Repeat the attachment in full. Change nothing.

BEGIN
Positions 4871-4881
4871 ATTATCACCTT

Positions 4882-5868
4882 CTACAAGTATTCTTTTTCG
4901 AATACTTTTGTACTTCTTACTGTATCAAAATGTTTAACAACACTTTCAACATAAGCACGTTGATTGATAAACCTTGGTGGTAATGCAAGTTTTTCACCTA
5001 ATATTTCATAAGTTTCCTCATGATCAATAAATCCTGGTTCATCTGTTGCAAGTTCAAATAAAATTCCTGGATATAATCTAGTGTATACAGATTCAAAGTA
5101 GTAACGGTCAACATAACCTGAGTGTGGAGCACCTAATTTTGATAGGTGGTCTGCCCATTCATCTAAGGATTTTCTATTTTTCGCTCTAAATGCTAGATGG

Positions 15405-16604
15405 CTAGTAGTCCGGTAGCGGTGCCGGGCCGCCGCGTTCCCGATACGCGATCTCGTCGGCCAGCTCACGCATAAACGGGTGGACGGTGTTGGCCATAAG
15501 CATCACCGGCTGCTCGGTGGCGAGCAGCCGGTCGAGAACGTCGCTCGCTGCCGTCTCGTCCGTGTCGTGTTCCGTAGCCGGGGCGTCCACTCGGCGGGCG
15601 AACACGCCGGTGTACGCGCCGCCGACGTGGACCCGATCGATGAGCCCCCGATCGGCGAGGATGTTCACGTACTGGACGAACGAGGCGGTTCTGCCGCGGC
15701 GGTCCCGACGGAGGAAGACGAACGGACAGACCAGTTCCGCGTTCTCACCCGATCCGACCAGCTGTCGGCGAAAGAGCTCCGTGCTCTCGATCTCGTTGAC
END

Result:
Positions 4871-4881
4871 ATTATCACCTT

Positions 4882-5868
4882 CTACAAGTATTCTTTTTCG
4901 AATACTTTTGTACTTCTTACTGTATCAAAATGTTTAACAACACTTTCAACATAAGCACGTTGATTGATAAACCTTGGTGGTAATGCAAGTTTTTCACCTA
5001 ATATTTCATAAGTTTCCTCATGATCAATAAATCCTGGTTCATCTGTTGCAAGTTCAAATAAAATTCCTGGATATAATCTAGTGTATACAGATTCAAAGTA
5101 GTAACGGTCAACATAACCTGAGTGTGGAGCACCTAATTTTGATAGGTGGTCTGCCCATTCATCTAAGGATTTTCTATTTTTCGCTCTAAATGCTAGATGG

Positions 15405-16604
15405 CTAGTAGTCCGGTAGCGGTGCCGGGCCGCCGCGTTCCCGATACGCGATCTCGTCGGCCAGCTCACGCATAAACGGGTGGACGGTGTTGGCCATAAG
15501 CATCACCGGCTGCTCGGTGGCGAGCAGCCGGTCGAGAACGTCGCTCGCTGCCGTCTCGTCCGTGTCGTGTTCCGTAGCCGGGGCGTCCACTCGGCGGGCG
15601 AACACGCCGGTGTACGCGCCGCCGACGTGGACCCGATCGATGAGCCCCCGATCGGCGAGGATGTTCACGTACTGGACGAACGAGGCGGTTCTGCCGCGGC
15701 GGTCCCGACGGAGGAAGACGAACGGACAGACCAGTTCCGCGTTCTCACCCGATCCGACCAGCTGTCGGCGAAAGAGCTCCGTGCTCTCGATCTCGTTGAC